For the cocktail reception, the escort card display often provides a great opportunity to creatively express the design theme.  For Kathleen and Jonathan’s wedding, we celebrated their travel experiences with escort card “luggage tags,” which were displayed in vintage style suitcases with the trunk lids open.  Papineau Calligraphy scripted the guests’ dining destinations on these tags, directing guests to tables that were named after the couple’s favorite Chinese and French landmarks.

The ballroom decor had a more classical French look of regal blues and golds, but at the same time, we maintained the Asian influences.  Tall dramatic centerpieces contained a mass of flowers clustered around a natural manzanita branch, in a glass vase wrapped with a gold fabric Asian belly band.  On alternating tables, we had low centerpieces, reintroducing the Chinese porcelain vessels in a trio of staggered heights.  Classic Party Rentals repositioned their gold chiavari chairs from the ceremony to the dining tables, and we quickly changed the blue cushions to gold.  Lamour Light Blue linens from Napa Valley Linens completed the look.

For after-dinner fun, Blueprint Studios furnished an illuminated bar featuring the same Asian pattern that guests originally saw on the Save the Date and invitation.  To complete the Chinoiserie look, a French Provincial back bar was adorned with blue & white floral décor.

The lounge areas included tufted sofas with “Shanghai Toile” pillows and Louis XIV coffee tables, creating the perfect atmosphere for guests to say “Oooh La La!”

A custom designed gobo projected the Chinoiserie pattern and the couple’s initials in blue onto the white dance floor.  Following Kathleen and Jonathan’s heartwarming first dance, the 9-piece band from Innovative Entertainment kicked the music into high gear, and guests danced the night away, ending this most memorable day with Chinoiserie style.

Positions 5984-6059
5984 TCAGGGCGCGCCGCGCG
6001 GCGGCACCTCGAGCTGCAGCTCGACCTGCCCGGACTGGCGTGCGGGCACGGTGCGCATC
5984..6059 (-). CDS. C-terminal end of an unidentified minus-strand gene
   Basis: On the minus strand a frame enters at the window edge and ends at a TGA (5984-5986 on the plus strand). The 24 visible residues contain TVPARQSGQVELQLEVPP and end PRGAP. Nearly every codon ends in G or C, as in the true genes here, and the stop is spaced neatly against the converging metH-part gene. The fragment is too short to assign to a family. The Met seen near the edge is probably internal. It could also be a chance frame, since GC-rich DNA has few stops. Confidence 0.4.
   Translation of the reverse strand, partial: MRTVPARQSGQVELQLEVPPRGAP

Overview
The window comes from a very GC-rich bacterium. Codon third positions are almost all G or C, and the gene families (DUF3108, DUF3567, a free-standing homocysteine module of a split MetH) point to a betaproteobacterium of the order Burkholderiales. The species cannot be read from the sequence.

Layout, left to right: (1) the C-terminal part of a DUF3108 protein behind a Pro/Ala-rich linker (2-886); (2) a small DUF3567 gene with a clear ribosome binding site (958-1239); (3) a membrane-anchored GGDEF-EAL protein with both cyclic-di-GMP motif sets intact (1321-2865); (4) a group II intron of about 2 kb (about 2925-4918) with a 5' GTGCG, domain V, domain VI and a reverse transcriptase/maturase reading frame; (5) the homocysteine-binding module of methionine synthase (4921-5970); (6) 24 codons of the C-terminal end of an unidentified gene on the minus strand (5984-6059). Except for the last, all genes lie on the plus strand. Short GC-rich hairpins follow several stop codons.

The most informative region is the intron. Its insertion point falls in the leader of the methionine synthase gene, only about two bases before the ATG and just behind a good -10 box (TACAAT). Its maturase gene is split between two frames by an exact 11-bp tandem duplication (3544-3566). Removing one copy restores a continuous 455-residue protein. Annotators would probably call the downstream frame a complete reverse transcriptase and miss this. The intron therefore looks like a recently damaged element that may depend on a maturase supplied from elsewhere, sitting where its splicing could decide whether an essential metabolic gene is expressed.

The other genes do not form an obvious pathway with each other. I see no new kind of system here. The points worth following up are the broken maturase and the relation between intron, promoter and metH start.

For your wedding, there are many ways you can build a theme – the design concept can be based on your ethnic heritage, your favorite things in life, or memorable experiences you have enjoyed together as a couple.  When choosing a theme, make sure your ideas can be translated into tangible items, including the invitation, décor, music, food & beverages and favors.  By creating a unique design concept, you and your guests will delight in the details on your special day, and treasure the memories long afterwards.

In Loving Memory of Ronnie Montrose

The tributes have been pouring in from aficionados of hard rock music following the passing of Ronnie Montrose.  Ronnie’s guitar-playing wizardry has been praised by his many fans, but there was a softer side of Ronnie that will always remain in my memories.

That’s because I wasn’t introduced to Ronnie by hearing him play at some headbanger hangout.  I didn’t even know he was a famous rocker in the 70’s (I must admit that I was more into the disco scene during that time).  Instead, I met Ronnie because of my relationship with Leighsa Montrose, his lovely wife who owns Branch Out Floral and Event Design.  I have had the great pleasure of working with Leighsa on numerous occasions over the years.

I loved Ronnie, not the rocker, but the “regular guy” who would build props for the weddings that Leighsa and I worked on together. On the many occasions where we collaborated, Ronnie was there to help install the fabulous décor.  He enjoyed fabricating items to use in weddings and events, because it gave him another creative outlet for his many talents.  The photo below shows Ronnie working on the setup of an Asian food station at the Four Seasons Hotel in San Francisco.